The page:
In The Daddy Shift: How Stay-at-Home Dads, Breadwinning Moms, and Shared Parenting Are Transforming the American Family, Jeremy Adam Smith explores the lives of fathers who decide to become primary caregivers to their children. Smith himself opted to scale back his own work schedule so he could be home with his then-one-year-old son, and felt like the odd person out on the local playground until he met other stay-at-home dads. I recently spoke with Smith about why more fathers are making the decision to prioritize caregiving over their careers, and how they are treated by others. Excerpts:
So often, it seems like discussions about working parents focuses on mothers. Why do you think that is?
Historically, women have been the primary parents. They've engaged in the most caregiving behavior. When the women's movement started and women started going to work in large numbers, they asked workplaces and society to recognize their caregiving, so they had flex time and maternity leave. In the meantime, it was still very much case that fathering was defined as breadwinning. The ideal that was embraced in many workplaces was that the male worker be a robot, unencumbered by family responsibilities. In the book, I argue that the definition of fathering has expanded beyond breadwinning to include a capacity for caregiving.
[For more, see: "The Challenges and Rewards of Part-Time Work."]
Do people tend to overlook men's role as caregivers?
I still think it's the case that people equate family issues with women's issues. Everybody does it. It reflects the weight of that history.
Did you find any trends or commonalities among men who decided to scale back their own work schedules to focus more on caregiving?
I found, and other research has found, a range of motivations for why families decide to share caregiving or make the father the primary caregiver. The biggest reason is that the mother makes more money than the father or has better career prospects. With one couple in the book, she was a scientist and was studying to be a doctor. He was in a place where he could temporarily drop out of his career and she was not. So they decided he would do it. Research by Jennifer Van Hook at Penn State found that a high level of paid parental leave also correlated with greater father involvement. Men bond with their children, too, if they're around. So if companies give men that opportunity, they'll have a higher level of involvement.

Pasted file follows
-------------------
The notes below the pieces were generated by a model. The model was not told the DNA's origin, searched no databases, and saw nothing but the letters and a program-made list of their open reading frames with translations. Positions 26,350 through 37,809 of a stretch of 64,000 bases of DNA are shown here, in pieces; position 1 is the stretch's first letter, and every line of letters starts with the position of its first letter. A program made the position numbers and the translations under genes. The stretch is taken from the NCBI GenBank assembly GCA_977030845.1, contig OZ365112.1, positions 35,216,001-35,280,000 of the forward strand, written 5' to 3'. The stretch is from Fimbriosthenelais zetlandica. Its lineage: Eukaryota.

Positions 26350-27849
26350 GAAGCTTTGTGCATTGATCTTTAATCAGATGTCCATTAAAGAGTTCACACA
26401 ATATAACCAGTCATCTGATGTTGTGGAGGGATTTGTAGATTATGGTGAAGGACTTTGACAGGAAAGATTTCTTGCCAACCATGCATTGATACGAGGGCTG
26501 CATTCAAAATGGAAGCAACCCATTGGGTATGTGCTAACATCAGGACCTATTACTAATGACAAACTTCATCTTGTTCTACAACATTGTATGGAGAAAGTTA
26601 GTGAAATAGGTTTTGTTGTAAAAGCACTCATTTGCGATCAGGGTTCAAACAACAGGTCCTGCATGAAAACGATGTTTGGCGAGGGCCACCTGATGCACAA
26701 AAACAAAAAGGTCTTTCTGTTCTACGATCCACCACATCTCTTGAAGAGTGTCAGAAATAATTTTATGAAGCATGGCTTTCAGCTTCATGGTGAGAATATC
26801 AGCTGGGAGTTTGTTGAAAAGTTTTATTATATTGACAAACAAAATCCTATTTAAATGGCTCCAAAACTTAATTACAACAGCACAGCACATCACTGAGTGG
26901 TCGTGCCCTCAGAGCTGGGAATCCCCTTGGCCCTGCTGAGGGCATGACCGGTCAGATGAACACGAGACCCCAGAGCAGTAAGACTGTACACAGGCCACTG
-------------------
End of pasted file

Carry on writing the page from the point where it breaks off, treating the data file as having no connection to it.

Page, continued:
One thing that surprises people is that the availability of child care and early childhood education also correlates with fathers' involvement, because when you have two working parents, the pressure is strong for the father to be as involved as the mother.
Do you think fathers who stay at home with their kids are judged? You describe moms on the playground wondering why you weren't at work.
The more I talk about it, the more complicated I consider this to be. Dads who are taking care of their kids during the weekday are a minority. They experience all the problems that minorities experience. Gender is an even tougher barrier than other social barriers. Moms meet each other on neighborhood playgrounds and in general, they bond readily. Fathers are more out on their own, and some fathers are made to feel like outsiders.
A lot of fathers feel like they're held of as exceptional. Hearing, 'You're such a hero" can be just as alienating. How fathers experience this depends on what kind of community they're in. I live in a dense, urban area in San Francisco, and there are a lot of dads around. If fathers are able to start their own groups, that helps their mental and physical health. I went to Kansas City, which you wouldn't think of being particularly progressive on gender issues, but there was a large cohesive group of stay-at-home dads scattered all over the city.